San Francisco, California -- "The Final Call," a Christian film that shows people how to replace terror, trouble and turmoil with quietness and confidence, became an official selection of the sixth annual Christian What You See Is What You Get Film Festival in San Francisco for 2005.
The movie won honors for its healing ideas, which Festival official Chris Rossetti described as "real eye-openers." Last year`s winner was Mel Gibson`s "Passion of the Christ."
Baker E. Morten, a former television, radio and newspaper reporter in Chicago, Baltimore and Washington, DC, said he was "delighted" when his film was honored.
"Because of its extraordinary healing message," a screening official said, "The Final Call is a powerful tool for spiritual growth. It`s like a college-level study course. It`s a great gift for the holidays."
Ranked No.1 for screening at the Festival, the film is based on the healing truths of Jesus` best-loved and most distinctive sermon - the Sermon on the Mount. It is a source of information, ideas and inspiration for serious seekers of truth; people searching for the deeper purpose and meaning of life. "It`s nice to be amused by movies," Morten told the Festival audience, "but we live in very stressful times - and we need films that show us how to solve the pressing problems we face every day. This film is great for open and honest solutions to problems.
"There are times in human experience," he added, "when the fury of evil seems to manifest itself in a mad attempt to terrify us - to rob us of our peace. This film unfolds a refuge from the storms of human difficulty and conflict. It shows us how to extricate ourselves from the bitter tears, broken hearts, cruelty and anguish of life."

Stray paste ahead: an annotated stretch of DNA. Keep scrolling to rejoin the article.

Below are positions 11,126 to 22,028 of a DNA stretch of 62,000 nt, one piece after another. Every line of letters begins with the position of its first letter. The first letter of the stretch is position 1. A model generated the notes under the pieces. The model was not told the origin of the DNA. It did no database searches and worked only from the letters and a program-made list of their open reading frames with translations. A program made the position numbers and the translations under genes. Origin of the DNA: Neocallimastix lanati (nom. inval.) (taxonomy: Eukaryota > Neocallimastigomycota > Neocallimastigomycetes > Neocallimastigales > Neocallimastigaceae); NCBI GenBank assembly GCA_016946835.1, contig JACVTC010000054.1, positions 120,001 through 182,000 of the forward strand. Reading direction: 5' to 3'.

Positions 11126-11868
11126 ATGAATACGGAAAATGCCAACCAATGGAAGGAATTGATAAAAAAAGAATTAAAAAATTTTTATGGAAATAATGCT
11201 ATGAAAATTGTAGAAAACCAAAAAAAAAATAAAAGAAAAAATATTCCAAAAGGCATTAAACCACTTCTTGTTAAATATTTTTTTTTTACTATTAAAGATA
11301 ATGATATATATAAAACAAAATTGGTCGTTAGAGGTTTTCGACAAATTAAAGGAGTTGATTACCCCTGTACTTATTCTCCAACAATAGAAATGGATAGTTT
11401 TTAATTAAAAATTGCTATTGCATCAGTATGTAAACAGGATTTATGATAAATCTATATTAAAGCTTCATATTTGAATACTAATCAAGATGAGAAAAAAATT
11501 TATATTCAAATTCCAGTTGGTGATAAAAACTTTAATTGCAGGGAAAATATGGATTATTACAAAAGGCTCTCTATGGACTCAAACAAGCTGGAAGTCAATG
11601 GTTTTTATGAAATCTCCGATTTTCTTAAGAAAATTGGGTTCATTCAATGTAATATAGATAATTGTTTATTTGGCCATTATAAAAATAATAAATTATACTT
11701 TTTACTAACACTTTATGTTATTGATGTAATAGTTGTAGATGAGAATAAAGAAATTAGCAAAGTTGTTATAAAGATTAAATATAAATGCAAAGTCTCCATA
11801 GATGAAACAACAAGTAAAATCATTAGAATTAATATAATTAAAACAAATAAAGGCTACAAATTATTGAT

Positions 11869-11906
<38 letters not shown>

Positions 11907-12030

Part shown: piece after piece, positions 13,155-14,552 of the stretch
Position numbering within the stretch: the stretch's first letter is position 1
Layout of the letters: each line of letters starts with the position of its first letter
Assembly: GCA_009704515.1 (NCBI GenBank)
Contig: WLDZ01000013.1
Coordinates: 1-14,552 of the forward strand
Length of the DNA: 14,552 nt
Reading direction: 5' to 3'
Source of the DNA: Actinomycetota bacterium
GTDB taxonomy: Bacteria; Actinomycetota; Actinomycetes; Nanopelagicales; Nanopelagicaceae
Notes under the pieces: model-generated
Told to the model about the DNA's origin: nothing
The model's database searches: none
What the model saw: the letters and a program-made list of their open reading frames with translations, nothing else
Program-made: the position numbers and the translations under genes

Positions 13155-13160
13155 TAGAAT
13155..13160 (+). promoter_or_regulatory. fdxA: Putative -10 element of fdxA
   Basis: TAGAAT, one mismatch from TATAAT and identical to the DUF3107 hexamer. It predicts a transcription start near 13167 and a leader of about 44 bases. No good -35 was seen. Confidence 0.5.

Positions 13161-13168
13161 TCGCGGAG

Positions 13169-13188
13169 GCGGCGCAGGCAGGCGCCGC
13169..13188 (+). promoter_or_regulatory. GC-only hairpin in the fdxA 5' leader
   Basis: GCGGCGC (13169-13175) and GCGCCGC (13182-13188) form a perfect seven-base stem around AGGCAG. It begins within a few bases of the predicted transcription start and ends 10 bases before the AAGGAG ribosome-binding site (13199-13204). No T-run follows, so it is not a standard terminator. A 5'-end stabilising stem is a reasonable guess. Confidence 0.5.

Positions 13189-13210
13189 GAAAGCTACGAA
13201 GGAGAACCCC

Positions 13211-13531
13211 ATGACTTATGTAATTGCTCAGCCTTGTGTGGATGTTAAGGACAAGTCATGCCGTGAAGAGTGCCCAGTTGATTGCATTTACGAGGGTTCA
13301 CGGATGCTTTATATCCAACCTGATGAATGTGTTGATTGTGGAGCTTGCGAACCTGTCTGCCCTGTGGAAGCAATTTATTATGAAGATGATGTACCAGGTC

A synopsis of "The Final Call" says it`s the most comprehensive treatment of the Sermon on the Mount ever filmed. It is a three-part, three-hour production on two DVDs, which cover each verse of Christ`s great teachings in detail - from the cultural, historical and spiritual perspectives, something never before done on film. The movie is available now on the website: www.finalcallmovie.com "These important teachings of Jesus are certainly not neglected in the Christian world," Morten said, "but they are miserably misunderstood. This film clears up the misunderstandings."
Whatever a person`s religion, race, education or occupation, he noted, "this timeless nondenominational movie can unlock the power of true spirituality, and help people find mental and physical peace in these stressful times."
Morten studied spirituality for more than 35 years while serving as a TV newscaster and filmmaker for Channel 7-TV in Washington, DC; a radio newsman for WMAL Radio in Washington; and a newspaper reporter for the Baltimore and Washington Afro-American newspapers; the Chicago Daily Defender; and the Associated Negro Press.In 1998, he went to southern Africa to make Christian films.